Tissue Characterisation by NMR

  • Margaret A. Foster


Nuclear magnetic resonance has been used in the examination of tissues almost since the discovery of the phenomenon by Bloch and independently by Purcell in 1946. It is often asserted (but was not published) that the earliest NMR study in vivo was performed by Bloch who placed his finger into the NMR probe and obtained a proton signal from the digit. In vitro tissue studies were occasionally reported during the 1950s and 1960s, e.g. Odeblad et al. (1956), Bratton et al. (1965). It was, however, the reports of Damadian and his co-workers in the early 1970s (e.g. Damadian 1971), describing differences in proton relaxation times between normal and pathological tissues, which initiated the great surge of interest in the application of NMR to biological and medical studies. These studies have culminated in the widespread use of NMR spectroscopy and especially of imaging which we see today.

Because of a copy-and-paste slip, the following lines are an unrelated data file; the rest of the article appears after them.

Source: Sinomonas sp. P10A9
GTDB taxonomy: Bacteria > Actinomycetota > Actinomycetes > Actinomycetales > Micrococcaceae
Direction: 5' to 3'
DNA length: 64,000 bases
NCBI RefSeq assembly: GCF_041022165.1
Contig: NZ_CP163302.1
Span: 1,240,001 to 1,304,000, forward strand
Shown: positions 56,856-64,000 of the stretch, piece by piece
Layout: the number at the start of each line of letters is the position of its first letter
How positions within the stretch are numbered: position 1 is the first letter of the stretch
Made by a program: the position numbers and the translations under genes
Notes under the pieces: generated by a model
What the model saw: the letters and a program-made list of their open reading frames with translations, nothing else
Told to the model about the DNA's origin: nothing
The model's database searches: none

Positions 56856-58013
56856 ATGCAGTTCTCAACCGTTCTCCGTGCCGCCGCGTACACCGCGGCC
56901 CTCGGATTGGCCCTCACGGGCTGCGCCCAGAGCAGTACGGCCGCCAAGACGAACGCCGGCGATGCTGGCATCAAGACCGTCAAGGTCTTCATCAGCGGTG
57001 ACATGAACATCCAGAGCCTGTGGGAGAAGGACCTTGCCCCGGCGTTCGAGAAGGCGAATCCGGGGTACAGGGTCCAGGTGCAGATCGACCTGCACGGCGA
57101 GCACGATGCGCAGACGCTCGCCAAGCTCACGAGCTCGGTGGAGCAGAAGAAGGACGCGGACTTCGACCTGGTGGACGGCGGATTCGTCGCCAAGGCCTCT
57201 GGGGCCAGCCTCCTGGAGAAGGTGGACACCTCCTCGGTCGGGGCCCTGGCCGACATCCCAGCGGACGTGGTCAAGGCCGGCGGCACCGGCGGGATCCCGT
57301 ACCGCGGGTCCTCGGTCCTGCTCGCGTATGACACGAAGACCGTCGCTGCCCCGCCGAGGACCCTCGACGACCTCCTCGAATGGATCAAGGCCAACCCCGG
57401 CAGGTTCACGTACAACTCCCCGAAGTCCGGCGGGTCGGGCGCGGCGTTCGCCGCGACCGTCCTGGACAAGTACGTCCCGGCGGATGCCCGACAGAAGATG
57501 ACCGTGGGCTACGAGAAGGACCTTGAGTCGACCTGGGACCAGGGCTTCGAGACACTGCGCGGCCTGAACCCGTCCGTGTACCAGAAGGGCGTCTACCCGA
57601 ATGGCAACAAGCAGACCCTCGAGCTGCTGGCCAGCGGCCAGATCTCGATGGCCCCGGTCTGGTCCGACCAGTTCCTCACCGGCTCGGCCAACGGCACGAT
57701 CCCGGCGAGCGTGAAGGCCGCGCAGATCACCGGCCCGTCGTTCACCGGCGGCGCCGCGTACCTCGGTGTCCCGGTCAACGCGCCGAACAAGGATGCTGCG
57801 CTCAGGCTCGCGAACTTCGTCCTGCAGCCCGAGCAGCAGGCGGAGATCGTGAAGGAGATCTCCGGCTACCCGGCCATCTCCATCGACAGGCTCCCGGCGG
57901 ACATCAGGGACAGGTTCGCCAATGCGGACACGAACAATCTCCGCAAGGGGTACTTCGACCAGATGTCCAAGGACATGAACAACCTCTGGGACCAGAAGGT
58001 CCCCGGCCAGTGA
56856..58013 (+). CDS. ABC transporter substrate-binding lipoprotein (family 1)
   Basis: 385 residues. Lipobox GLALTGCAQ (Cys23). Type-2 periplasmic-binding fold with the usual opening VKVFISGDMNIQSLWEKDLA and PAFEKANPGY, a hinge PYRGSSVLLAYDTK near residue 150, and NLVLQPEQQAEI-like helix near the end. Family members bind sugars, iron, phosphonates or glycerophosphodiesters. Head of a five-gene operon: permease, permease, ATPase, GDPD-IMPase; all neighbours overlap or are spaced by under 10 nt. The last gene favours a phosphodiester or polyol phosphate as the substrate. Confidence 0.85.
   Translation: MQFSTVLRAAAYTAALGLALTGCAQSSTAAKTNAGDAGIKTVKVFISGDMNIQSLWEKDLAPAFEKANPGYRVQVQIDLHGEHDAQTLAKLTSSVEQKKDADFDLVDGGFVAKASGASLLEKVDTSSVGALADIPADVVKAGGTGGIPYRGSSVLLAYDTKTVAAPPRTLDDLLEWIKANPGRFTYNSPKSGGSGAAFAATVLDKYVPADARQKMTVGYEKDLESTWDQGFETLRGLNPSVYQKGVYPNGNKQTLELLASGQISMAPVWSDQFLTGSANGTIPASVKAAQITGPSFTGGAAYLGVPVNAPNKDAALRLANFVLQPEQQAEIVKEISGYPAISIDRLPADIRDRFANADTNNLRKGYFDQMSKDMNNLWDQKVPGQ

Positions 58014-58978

Proton Density Relaxation Curve Tissue Characterisation Kidney Cortex Saturation Recovery 
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© Springer-Verlag Berlin Heidelberg 1987

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  • Margaret A. Foster

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